Micro-investing explored and explainedBy Ryan Noik 26 May 2022 | Categories: interviews
For those looking to save for their future in an affordable way, it can seem like too steep of a learning curve to even get started. But it doesn’t have to be. Ryan Noik speaks to Tony Mallam from Upnup about a new trend in South Africa and how micro investing offers hope to those looking to get their money working for them.
RN: Can you explain what micro-investing is and how it works?
TM: Micro investing is still a fairly new practice in South Africa, but is an excellent way for people to start investing because, as the name suggests, it only involves small amounts of money, but frequently. There are several apps and options available that allow people to easily invest in various asset classes such as stocks, shares and crypto currencies.
RN: What would you say to those who argue that they don’t have enough money to save or micro-invest, especially given the rising cost of living?
TM: The beauty of micro-investing is that you don't need a lot of money to invest-you can literally get started using just your spare change. It's an excellent way to get started in investing, or to carry on investing even when times are tough. It's easier to set a savings mechanism that automatically puts money aside, than consciously decide after you've spent it on something else.
RN: Is there a minimum amount needed to start micro-investing on upnup?
TM: Users of the Upnup app start by creating their profile and securely linking their bank account. Thereafter, each time a user transacts via their linked account, whether it be for food, petrol, airtime or whatever they spend their money on, a small amount of money is saved. There are two options available when doing this. With "addup", a user can choose to add any set amount on the top of every transaction.
So if someone sets this amount at R5 and spends twice in a day, when we run our algorithm on their profile, a total of R10 will be invested. Our other option is "roundup" which means that you round up each transaction to the closest R5, R10 or R50. So if you choose to round up to the closest R10, and you spend R76, the amount will be rounded up to R80 and R4 will be micro-saved and invested. This will be done on a weekly basis, and a minimum of R10 is required.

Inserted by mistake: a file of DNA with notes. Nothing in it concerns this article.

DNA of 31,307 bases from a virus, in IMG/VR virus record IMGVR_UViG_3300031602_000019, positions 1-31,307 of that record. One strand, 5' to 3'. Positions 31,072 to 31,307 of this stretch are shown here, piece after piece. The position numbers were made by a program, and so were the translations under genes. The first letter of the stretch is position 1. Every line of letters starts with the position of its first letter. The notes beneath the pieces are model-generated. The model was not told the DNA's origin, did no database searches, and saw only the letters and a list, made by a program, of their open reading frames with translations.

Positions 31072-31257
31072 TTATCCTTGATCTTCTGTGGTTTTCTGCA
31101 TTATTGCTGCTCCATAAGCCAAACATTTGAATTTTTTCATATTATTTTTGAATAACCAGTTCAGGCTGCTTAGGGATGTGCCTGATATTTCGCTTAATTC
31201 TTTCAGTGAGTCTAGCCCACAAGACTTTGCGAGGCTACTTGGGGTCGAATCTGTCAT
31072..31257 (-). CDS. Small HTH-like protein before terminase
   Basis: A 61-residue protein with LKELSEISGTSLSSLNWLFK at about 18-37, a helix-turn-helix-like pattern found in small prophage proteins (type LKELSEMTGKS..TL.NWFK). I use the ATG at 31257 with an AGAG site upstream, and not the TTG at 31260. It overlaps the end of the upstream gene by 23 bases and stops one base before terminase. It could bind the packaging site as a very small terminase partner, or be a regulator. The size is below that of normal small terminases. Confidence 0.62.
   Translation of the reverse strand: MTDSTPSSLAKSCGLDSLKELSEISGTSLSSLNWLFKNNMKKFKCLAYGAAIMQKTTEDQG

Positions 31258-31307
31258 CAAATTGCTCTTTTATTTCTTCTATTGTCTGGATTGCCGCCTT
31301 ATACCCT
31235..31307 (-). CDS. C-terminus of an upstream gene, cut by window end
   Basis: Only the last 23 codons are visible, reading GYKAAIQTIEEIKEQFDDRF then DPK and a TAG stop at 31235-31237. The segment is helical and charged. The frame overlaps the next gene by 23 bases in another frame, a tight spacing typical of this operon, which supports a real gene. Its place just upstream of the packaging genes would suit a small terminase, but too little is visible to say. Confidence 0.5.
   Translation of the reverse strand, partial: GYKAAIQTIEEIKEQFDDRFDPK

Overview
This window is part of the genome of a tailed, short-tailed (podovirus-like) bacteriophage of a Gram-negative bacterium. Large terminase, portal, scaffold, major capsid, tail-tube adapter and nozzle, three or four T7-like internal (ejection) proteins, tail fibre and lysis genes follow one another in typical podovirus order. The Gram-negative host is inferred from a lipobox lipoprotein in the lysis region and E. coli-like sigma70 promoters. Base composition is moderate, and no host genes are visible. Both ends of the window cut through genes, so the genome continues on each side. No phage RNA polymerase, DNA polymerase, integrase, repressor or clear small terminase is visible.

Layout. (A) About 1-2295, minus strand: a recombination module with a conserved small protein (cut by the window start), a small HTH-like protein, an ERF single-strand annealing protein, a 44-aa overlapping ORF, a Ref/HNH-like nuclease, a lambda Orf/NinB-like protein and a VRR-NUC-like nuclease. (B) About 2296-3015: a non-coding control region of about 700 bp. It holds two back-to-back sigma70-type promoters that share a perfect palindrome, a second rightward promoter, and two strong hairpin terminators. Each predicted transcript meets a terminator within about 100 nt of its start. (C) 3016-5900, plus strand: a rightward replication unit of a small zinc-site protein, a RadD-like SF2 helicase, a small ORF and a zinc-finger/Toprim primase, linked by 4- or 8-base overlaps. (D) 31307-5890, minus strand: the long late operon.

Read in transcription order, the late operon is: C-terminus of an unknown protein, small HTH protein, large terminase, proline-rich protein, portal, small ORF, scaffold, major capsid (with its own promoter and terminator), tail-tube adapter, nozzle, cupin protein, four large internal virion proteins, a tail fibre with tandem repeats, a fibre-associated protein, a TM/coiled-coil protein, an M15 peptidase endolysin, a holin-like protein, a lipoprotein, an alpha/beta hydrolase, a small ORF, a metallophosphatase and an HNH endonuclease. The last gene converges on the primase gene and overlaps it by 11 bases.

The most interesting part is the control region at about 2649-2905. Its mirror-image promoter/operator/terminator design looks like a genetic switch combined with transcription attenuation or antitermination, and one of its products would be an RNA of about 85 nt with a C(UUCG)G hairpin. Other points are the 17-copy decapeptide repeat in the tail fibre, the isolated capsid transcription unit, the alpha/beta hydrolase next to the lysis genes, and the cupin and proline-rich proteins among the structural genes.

RN: What options do users have with regards to how their savings are invested? Is there any option you would recommend over another – and why?
TM: At this stage, users have their micro-savings automatically used to purchase Bitcoin as their primary investment asset. One can opt to convert the Bitcoin back into ZAR and withdraw it at any time to the user's linked bank account. In the near future, we will also include other investment options such as fractional shares, ETF's, solar exchanges, and even charities.
RN: How are one’s savings stored and can funds be accessed at any time or is there a wait period – for example, in the event of an emergency?
TM: If a user needs to access their funds, they can convert their Bitcoin to Rand in their wallet on the app and then withdraw those funds to their linked bank account. It can take a few days for payment to reflect in the account- much like with an EFT between two different banks.
RN: South Africa is notorious for not being a saving minded culture. How much of a challenge is it to turn that around?
TM: South Africa does have a very poor savings culture, but a recent study by Kantar has revealed that many South Africans do want to save, but they don't understand or are confused by all the options available to them. Turning this around will depend on a few factors- financial literacy is key so that people can get to grips with the savings options that are available, and make a decision about which is best suited to them.
It's also important to have simple, easy to use savings products that make it easier to save and promote that culture shift away from debt to savings and investing. We know that times are tough at the moment, and the rising cost of living is impacting many households hard, so savings options need to be affordable too. Little steps lead to big changes.
RN: Why do you think that consumers are not interested in traditional banking models anymore? Is because of being fed up with high fees or do you think that traditional banks haven’t responded well enough to how customers have changed?
TM: There has been a lot of criticism of the costs of traditional banking models over the years, and banks have to some extent, tried to respond to this. But there has been a great deal of innovation in South Africa, and across the African continent as a whole in the fintech space, which has created products and services that specifically respond to some of the pain points people face including ease of use, and the high cost of banking, giving people alternatives to traditional banking.
In Africa, populations are young and mobile first, so providing options that allow people to bank, pay, save and invest from their phones has been a game changer in this market. The move to "open banking", whereby 3rd party users can create apps to leverage personal data, will have an exponential impact on personal finance.
RN: How does Upnup distinguish itself – what features or benefits does it offer its users?
TM: Upnup is Africa's first passive micro-investment app- which makes investing really simple and easy. Essentially users just need to "set it and forget it", providing a simple, lower risk way for people who are interested in Bitcoin and crypto currency, to get involved without investing large amounts of money.
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